New methodology for the ecological footprint with an application to the New Zealand economy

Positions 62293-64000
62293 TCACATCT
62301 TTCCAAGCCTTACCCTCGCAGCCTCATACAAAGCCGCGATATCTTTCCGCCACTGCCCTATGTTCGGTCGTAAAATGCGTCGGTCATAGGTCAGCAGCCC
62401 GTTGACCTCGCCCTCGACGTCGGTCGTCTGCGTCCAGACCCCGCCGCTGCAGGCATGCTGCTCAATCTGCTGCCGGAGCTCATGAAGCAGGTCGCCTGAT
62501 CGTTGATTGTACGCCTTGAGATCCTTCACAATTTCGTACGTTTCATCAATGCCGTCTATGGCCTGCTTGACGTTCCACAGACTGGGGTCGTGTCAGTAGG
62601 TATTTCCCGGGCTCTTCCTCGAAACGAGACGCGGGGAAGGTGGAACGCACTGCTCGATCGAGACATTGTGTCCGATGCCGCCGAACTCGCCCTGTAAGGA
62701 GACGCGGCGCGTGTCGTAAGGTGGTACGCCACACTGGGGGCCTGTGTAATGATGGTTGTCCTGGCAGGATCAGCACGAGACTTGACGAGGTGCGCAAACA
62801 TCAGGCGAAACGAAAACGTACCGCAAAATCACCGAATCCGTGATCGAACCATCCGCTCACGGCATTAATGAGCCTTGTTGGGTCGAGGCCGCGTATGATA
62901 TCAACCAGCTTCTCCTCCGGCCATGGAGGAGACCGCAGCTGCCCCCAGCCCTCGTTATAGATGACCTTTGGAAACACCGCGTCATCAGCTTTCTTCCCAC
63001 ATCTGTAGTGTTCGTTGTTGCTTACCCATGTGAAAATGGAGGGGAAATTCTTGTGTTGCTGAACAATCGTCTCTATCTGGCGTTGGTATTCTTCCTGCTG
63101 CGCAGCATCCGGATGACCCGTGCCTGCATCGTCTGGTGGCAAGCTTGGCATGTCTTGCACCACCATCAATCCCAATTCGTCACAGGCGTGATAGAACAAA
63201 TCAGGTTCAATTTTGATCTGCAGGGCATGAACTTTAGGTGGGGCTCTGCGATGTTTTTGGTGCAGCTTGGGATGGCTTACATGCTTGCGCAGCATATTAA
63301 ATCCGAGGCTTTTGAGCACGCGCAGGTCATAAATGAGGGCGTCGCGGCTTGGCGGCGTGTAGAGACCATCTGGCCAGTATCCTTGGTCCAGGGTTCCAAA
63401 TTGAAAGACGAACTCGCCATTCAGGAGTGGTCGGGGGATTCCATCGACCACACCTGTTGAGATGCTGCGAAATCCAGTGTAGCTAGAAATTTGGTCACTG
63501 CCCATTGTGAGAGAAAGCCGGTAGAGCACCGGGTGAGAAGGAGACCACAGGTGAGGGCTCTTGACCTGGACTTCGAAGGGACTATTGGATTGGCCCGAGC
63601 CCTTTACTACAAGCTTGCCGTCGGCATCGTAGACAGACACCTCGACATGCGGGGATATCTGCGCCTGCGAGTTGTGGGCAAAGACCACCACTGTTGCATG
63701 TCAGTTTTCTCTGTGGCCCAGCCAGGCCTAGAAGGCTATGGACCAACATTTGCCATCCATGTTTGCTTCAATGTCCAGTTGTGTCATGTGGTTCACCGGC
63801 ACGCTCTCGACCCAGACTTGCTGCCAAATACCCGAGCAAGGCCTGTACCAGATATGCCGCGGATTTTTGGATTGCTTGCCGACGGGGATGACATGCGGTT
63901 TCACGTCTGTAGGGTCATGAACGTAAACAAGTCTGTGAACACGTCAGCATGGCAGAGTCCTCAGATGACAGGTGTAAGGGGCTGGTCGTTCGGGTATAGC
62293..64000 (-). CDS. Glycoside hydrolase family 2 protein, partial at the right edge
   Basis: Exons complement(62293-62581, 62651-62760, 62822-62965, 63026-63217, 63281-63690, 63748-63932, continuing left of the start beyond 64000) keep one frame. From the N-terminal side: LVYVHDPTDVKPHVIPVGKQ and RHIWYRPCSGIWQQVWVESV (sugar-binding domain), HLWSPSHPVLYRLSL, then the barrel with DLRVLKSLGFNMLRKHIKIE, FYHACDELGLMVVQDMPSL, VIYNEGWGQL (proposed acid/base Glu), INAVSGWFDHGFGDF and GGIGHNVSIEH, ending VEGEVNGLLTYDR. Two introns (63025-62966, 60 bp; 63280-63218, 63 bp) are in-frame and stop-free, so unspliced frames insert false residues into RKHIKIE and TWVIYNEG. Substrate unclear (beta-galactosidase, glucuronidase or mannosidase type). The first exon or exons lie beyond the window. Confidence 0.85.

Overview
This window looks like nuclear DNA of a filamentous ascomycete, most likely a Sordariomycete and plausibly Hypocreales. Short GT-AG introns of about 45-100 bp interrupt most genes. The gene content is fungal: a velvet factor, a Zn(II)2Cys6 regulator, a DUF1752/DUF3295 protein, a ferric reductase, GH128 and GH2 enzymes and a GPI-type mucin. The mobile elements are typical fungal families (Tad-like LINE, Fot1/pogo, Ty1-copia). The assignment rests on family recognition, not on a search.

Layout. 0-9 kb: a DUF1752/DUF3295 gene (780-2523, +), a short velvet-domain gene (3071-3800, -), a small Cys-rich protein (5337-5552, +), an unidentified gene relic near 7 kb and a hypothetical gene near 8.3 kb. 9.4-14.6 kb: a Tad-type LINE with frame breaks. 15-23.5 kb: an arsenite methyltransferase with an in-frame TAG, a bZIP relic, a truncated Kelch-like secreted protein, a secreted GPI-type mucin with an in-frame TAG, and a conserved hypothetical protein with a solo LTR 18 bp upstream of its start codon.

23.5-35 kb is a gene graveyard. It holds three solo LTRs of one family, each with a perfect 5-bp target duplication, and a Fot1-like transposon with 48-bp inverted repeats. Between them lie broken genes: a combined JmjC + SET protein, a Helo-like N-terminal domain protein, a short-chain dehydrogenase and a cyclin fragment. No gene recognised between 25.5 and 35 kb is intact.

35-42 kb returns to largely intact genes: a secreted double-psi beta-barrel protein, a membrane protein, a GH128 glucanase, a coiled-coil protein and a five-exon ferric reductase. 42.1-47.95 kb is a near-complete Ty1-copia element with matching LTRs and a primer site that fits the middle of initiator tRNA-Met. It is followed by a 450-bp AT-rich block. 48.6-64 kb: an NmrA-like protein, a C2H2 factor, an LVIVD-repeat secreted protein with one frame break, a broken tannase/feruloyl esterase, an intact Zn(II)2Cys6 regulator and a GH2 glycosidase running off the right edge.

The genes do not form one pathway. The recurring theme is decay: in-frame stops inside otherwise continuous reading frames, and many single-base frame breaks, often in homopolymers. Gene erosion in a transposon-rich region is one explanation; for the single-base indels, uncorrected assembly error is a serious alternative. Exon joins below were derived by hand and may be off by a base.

Sustainable development has become a primary objective for many countries throughout the world since the late 1980s. A major difficulty associated with sustainable development objectives, however, is the absence of reliable indicators to measure progress towards the goal of sustainability. The ‘ecological footprint’ provides an estimate of the land area necessary to sustain current levels of resource consumption for a given population. On an aggregate basis, the ecological footprint may be compared with the amount of ecologically productive land available to give an indication of whether consumption patterns are likely to be sustainable. This paper proposes the use of a modified form of input–output analysis to calculate the ecological footprint. The input–output approach provides a consistent means of calculating an ecological footprint using data collected as part of the system of national accounts in most developed countries. In addition, it makes explicit the link between the level of economic activity in a country and its corresponding impact on the environment. An application of this methodology to New Zealand indicates that it takes 3.49 has of ecologically productive land per year to sustain the average New Zealander’s current level of consumption.